Your drain field is an essential part of your septic system. Once wastewater travels out of your home and into your septic tank, your tank releases it into the drain field. The drain field is then responsible for filtering the wastewater and releasing it into the ground as clean groundwater. Without a functioning drain field, your groundwater can become contaminated, putting your health and safety at risk, as well as the plants and wildlife in your area. In order to function properly, your drain field needs to be comprised of the proper type of soil.
Types of Soil
Clay soils are not ideal for drain fields because they do not provide enough room for effluents to easily flow through. This density will create drainage issues in your yard and backups in your septic system. Clay soils typically bond to sodium molecules in wastewater, blocking the effluent from draining properly. Over time, this bonding can lead to drain field failure.
Soils made up primarily of gravel or other course materials are too course and will cause the effluent to pass through too quickly. When the effluent passes through at this rate, it will not be filtered at all. This lack of filtration can contaminate your water supply and cause issues in your yard. This unfiltered effluent will cause waste buildup in your yard and toxic smells.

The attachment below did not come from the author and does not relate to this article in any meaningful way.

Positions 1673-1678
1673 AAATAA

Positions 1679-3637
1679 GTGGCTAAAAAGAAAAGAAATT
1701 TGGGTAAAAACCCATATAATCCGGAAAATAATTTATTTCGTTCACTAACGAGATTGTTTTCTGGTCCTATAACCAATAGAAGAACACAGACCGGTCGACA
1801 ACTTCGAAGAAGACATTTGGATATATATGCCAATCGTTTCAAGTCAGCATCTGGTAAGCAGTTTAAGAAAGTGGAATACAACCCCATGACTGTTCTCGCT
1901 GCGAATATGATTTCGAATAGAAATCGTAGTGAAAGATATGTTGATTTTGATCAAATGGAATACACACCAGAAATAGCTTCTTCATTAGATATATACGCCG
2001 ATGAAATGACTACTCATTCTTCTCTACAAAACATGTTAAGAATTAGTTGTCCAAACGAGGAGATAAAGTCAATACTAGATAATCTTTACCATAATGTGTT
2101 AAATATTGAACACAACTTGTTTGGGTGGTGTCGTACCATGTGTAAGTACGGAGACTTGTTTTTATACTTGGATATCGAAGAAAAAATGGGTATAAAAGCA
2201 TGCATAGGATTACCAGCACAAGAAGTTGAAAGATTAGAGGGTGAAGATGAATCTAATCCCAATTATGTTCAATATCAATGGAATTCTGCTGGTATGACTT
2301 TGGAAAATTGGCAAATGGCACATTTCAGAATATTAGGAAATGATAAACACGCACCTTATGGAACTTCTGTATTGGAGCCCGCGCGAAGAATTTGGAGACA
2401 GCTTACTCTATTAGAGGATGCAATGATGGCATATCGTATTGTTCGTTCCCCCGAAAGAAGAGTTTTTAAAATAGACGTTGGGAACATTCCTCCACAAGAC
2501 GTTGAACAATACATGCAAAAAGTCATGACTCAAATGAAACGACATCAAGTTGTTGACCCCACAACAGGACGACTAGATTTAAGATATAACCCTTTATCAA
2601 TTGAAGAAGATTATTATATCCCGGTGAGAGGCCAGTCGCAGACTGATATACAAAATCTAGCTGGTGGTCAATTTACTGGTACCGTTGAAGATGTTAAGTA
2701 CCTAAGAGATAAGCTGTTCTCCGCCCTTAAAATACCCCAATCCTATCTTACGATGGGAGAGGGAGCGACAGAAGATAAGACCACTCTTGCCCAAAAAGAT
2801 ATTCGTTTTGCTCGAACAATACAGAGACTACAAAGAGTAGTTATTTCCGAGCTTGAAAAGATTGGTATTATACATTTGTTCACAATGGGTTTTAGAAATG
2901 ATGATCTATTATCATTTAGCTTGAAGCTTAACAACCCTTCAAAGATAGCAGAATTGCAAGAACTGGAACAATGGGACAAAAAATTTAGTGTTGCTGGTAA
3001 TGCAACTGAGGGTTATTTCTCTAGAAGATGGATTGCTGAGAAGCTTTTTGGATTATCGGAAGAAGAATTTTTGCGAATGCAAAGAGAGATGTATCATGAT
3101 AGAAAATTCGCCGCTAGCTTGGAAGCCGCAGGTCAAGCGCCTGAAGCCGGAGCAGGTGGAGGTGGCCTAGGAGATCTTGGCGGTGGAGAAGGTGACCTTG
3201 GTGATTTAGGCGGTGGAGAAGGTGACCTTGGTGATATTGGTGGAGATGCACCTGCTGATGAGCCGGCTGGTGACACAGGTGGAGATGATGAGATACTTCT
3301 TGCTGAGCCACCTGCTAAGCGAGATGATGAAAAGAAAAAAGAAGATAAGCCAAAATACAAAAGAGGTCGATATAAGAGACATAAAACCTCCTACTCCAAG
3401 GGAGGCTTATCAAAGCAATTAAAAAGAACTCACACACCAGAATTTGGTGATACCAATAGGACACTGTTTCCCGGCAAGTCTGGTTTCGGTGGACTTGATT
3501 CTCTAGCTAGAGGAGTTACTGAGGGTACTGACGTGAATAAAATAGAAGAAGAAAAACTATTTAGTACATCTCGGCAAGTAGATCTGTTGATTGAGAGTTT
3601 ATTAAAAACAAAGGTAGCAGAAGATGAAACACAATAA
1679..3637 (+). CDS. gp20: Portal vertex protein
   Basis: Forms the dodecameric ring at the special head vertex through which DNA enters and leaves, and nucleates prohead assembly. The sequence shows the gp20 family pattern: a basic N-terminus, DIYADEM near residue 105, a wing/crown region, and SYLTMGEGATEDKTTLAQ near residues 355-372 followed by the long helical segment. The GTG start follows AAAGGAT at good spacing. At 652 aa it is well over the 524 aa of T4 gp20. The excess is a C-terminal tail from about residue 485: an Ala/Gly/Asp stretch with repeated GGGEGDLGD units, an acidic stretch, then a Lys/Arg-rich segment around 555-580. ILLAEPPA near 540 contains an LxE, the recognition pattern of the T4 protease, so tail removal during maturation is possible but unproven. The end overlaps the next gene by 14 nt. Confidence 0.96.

The best type of soil is a happy medium between clay and gravel that is not too dense or too loose. The mixture of the two will allow the soil to filter the effluent while draining properly and keeping the septic process functioning properly. In order to ensure ideal filtration, there needs to be a good balance of course and fine soil.